A really simple yet effective way of encourage youth to get excited about serving the community is to go to a public place – e.g. the entrance to a shopping centre – and hand out free Coke cans to passers by.
A few 24-cases of coke is all you need – and this isn’t too expensive once you split the price.
In our experience, the youth were quite nervous about it at first, but after they saw the leaders do it, they chimed in! It really makes the whole idea of “serving” a practical one.
P.S. – Make sure you get permission from the shopping centre or wherever you are doing it! And it’s probably best to steer clear of busy intersections and potentially dangerous places.
On a certain day in the week (maybe Saturday afternoons) open up your youth room as a free band practice room for Christian and non-Christian bands (use your common sense here as to what you think is acceptable in a Church). We have our own PA equipment that we let the young people use and we let some of them use our amps, mics and drums etc. Have some of your Christian young people around to serve and to love the young people that have come in – set up the sound for them, give them drinks, print out songs for them. This has proved very successful in our youth group and has already built links with many non-Christian young people and served as a way to share the Gospel with them!
We were preparing our youth group to attend a service project to homeless children in our city. In order to raise awareness of the plight of the homeless we collected several cardboard boxes (refrigerator type). It was late October, which is fairly chilly in our city. We advertised a campout and told kids to dress warmly. The group spent the night in our wooded lot in cardboard boxes (with the luxury of a sleeping bag). We had a fire in an old barrel (with Fire Marshall approval), roasted hot dogs on the fire, snacks were served in a new garbage can. Youth group members had to dig through wadded up lunch bags to find the snack they wanted. We played kick the can and other no-cost outside games. We had great support for our homeless project!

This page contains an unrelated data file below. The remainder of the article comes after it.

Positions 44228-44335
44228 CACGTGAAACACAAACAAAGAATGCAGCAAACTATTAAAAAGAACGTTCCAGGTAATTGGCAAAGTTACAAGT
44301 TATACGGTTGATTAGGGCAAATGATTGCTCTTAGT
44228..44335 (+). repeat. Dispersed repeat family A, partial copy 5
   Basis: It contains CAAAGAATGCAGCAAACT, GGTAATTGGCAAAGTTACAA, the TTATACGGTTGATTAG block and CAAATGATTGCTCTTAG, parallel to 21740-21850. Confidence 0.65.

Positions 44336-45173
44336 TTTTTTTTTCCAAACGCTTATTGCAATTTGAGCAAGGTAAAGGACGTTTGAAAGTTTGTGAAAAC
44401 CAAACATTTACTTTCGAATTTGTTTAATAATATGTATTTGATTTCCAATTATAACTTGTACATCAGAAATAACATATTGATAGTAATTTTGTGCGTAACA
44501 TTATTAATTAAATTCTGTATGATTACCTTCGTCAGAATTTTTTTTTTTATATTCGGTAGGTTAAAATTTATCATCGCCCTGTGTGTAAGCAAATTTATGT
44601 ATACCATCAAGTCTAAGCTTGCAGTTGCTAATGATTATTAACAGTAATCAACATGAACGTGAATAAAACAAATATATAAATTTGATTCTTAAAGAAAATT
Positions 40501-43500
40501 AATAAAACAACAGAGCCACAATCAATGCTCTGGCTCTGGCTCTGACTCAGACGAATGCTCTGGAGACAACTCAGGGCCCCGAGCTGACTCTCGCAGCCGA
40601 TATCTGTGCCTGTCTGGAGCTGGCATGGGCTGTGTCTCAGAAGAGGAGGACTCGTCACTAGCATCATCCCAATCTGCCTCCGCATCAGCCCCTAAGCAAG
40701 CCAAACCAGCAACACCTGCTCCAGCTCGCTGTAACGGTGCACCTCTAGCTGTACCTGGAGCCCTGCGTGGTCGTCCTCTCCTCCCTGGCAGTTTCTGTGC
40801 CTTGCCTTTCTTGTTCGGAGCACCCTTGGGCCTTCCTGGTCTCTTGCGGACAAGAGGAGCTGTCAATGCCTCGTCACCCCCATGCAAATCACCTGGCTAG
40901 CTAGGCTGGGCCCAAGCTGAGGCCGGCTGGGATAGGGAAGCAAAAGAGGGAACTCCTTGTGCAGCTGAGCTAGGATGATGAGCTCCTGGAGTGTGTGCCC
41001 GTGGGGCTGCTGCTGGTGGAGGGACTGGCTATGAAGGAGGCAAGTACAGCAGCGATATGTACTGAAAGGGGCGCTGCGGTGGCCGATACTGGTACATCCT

Many of the youth groups in this area take their youth members out trick or treating. But instead of collecting candy, they ask for donations for the local food bank.
We did this with the junior highers and it seemed to keep them interested and excited:
First I passed out a blank envelope to each teen and told them to write their name and address on the front of the envelope (address it to themselves). We didn’t tell them why, so this piqued their curiosity.
Next, for the lesson part, I shared with them how I wanted to challenge them to minister to just one person this school year (this is good for a new school year, a new year, etc.). It didn’t have to be a classmate, but it could be anyone God had laid on their hearts that needed to be ministered to, preferably, one who was unsaved. I then shared several verses with them about evangelism and ministry, letting your light shine before men, etc.
Then, I passed out a notecard to each teen, and told them to write the name of the person they wanted to minister to on one side of the card. On the other side, they had to write a verse that would encourage or remind them of their person.
Then, they put the notecard inside the envelope, sealed it (I told them this is confidential) and gave their envelopes to us leaders. Once all had turned in their envelopes, we prayed over them.
I told the teens we would be sending these out to them sometime in the coming weeks or months in order to remind them of the challenge we made to them. They will not know when the envelopes will come, but we will probably wait about three to four months before we send them out to them. This will remind them to continue to minister in case they forget.